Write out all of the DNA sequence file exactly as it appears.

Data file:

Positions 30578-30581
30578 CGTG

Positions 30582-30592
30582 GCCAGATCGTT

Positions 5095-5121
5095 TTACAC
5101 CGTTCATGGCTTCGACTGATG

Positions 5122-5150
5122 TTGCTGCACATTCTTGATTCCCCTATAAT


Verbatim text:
Positions 30578-30581
30578 CGTG

Positions 30582-30592
30582 GCCAGATCGTT

Positions 5095-5121
5095 TTACAC
5101 CGTTCATGGCTTCGACTGATG

Positions 5122-5150
5122 TTGCTGCACATTCTTGATTCCCCTATAAT